Thinking about buying an AK


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Strakele
March 7, 2008, 08:39 PM
Hey guys,

A friend and I were thinking about picking up a pair of AK's from the next gun show. These are really just going to be fun guns. We're not looking for pristine condition or great accuracy (speaking in AK terms). Just something we can take out for a fun day at the range and blow through some cheap ammo.

I'd just like some input on what to look for, what to stay away from, what to ask about, etc. Gun shows around here generally have some good prices which is why I'll be looking there. I know everything there isn't as great as some sellers would make it out to be, so I'd like some specific things to look for and check for, anything that should generally be avoided, and anything that we should specifically ask about.

Thanks a lot!

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JWarren
March 7, 2008, 08:50 PM
Strakele,

The most common issues you want to look for are Canted Front Sight Bases, Canted Gas Blocks (and therefore Gas Tubes), and Loose Magazine Wells where the magazine has excessive "wobble."

All of the above conditions are more commonly found in Centry WASR's than perhaps some other manufactures/importers.

One additional thing that I'd want to do is pop the receiver cover off and work the action. I'd want to see that the action works well and there isn't any rough or catchy places in the rails. This may be difficult to do as gunshows where the bolt is often blocked from movement.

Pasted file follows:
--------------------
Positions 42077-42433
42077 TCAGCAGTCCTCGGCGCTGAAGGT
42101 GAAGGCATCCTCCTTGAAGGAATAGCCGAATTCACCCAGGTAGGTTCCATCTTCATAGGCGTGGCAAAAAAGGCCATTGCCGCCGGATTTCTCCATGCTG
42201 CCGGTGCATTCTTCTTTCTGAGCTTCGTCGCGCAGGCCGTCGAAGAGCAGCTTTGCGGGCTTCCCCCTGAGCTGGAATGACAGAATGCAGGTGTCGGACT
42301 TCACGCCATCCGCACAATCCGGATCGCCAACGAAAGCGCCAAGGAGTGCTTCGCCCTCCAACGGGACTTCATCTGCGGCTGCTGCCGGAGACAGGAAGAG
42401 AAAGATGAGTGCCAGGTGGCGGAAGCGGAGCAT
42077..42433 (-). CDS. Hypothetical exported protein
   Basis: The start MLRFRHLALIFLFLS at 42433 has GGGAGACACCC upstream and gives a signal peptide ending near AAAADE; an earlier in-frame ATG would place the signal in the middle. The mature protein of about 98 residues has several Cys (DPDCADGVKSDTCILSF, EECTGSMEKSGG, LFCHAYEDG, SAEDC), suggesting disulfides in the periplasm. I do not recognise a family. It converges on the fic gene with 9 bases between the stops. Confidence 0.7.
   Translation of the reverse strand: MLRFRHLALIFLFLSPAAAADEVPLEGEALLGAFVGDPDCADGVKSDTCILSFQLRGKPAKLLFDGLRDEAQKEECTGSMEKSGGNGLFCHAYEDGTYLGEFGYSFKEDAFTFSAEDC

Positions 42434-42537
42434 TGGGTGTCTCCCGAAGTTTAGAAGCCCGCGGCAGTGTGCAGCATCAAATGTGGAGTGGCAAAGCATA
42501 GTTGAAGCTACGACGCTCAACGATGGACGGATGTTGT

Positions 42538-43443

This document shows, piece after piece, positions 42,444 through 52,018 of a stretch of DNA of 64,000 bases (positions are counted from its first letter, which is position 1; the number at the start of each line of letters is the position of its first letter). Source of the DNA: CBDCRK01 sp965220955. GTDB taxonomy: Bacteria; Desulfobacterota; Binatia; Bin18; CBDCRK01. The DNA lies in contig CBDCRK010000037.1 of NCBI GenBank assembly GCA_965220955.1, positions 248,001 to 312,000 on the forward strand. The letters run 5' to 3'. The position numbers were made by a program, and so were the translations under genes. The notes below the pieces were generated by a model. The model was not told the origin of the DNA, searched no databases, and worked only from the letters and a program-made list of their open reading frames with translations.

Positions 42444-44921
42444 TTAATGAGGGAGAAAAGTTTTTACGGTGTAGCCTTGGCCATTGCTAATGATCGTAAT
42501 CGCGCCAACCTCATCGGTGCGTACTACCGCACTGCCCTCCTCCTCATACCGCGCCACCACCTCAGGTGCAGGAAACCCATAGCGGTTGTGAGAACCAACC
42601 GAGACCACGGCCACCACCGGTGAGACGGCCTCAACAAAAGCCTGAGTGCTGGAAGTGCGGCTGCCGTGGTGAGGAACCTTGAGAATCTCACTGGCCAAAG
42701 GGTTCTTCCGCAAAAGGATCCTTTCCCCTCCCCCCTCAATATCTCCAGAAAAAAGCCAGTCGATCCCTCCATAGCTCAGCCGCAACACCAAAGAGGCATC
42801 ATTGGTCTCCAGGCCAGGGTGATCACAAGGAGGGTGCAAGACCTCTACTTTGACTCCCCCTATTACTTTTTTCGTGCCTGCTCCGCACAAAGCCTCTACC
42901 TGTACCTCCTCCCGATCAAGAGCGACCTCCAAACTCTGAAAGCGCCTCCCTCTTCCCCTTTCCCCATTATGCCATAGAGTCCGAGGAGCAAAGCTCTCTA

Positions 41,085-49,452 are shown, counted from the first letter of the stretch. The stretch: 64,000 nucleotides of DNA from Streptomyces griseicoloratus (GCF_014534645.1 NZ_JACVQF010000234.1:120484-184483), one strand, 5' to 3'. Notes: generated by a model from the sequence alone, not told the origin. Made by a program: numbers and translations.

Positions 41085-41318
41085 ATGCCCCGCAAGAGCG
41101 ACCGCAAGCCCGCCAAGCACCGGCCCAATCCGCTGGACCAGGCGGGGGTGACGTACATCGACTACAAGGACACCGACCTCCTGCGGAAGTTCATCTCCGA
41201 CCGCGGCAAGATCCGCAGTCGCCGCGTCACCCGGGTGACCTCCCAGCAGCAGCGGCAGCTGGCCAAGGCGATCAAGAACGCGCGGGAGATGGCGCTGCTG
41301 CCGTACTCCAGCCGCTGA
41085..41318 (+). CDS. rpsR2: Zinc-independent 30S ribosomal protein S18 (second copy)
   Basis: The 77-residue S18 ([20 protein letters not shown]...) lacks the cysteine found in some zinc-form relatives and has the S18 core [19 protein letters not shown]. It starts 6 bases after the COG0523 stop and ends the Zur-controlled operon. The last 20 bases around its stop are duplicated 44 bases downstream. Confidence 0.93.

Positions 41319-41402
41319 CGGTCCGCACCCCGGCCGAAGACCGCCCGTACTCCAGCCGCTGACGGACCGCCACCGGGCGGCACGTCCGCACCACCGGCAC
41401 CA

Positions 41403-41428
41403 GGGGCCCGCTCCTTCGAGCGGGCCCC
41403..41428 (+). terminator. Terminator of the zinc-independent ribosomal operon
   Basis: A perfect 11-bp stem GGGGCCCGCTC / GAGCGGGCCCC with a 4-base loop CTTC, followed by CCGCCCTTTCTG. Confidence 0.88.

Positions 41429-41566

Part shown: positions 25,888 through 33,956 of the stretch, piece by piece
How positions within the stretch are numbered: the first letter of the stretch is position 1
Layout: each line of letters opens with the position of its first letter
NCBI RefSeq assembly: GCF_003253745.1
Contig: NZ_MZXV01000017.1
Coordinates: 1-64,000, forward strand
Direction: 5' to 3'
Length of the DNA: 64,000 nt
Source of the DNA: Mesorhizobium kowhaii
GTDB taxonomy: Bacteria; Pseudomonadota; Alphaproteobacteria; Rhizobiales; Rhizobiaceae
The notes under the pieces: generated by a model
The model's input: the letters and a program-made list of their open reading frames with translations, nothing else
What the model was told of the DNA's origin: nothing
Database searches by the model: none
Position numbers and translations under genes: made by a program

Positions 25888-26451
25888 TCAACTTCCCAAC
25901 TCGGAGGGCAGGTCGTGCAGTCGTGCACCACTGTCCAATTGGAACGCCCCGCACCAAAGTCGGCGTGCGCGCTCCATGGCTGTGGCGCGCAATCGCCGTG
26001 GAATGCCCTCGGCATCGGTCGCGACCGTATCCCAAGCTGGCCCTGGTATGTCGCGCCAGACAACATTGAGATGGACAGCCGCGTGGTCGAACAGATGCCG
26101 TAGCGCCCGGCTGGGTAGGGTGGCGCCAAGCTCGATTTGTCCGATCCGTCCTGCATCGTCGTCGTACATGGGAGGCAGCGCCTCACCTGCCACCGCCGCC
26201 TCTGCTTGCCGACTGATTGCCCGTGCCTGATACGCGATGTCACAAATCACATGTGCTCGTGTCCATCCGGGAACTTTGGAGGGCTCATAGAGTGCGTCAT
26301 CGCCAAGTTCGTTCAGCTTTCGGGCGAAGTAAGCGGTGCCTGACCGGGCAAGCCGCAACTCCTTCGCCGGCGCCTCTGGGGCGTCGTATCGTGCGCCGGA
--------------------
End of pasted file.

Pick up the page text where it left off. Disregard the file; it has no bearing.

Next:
-- John

Mojo-jo-jo
March 7, 2008, 08:56 PM
Quick AK Rundown:

1. Military surplus imports rebuilt as semi-auto:

- Yugo M70 - Nice. Available with a standard or underfolding stock.

- Romanian - Not as nice as Yugos, but a little cheaper. Standard or side folding stock.

Both are plentiful on the market now.

2. Commercial variants:

- WASR-10 - Romanian commercial model that has been adapted to take standard double-stack magazines. They are inexpensive, but not particularly well finished and are prone to trigger slap (but that is easily fixed with better trigger parts).

- Saiga - Russian commercial manufacture. They are nice, as well as inexpensive, but do not take standard AK magazines unless modified to do so. You can have a gunsmith make the modifications for $100-150.

- Norinco MAK90 - Chinese commerical version. These have not been importable for many years now, and have become relatively expensive. You still see them around though.

The number one thing to watch out for is canted front sights. WASR-10's and anything built by Century Arms seem to have the biggest problems with this. Vector Arms seems to be better, but more expensive and less common.

MIL-DOT
March 7, 2008, 08:58 PM
If your gunshow turns out to be anything like the one we just had here, then it may be the LAST place you wanna buy an AK from. I saw $420 Yugos going for $700, the Saigas were also way over priced.
Do a little research, you don't even need to screw with the search function, these threads are so common, you can just scroll back a few days,they're everywhere.
Also,Google up classicarms and atlanticfirearms, to name a couple good operations.

JWarren
March 7, 2008, 09:05 PM
Mildot wrote:

If your gunshow turns out to be anything like the one we just had here, then it may be the LAST place you wanna buy an AK from.


I concur. I remember the old days where you could find deals at gunshows and you looked forward to going to one for weeks.

Now, its just an opportunity to handle some firearms. One was here a couple weeks ago and I mentioned it to my wife. She said "I hope you aren't planning on wasting your money going to that thing. The prices are terrible." This comes from the mouth of a non-firearms enthusiast.

It seems to me that the internet has usurped the gunshow as the place to get deals. I may go to some of the larger ones in the area later-- but I've adjusted my expectations to the 2000's rather than the 1980's.


-- John

nalioth
March 7, 2008, 09:09 PM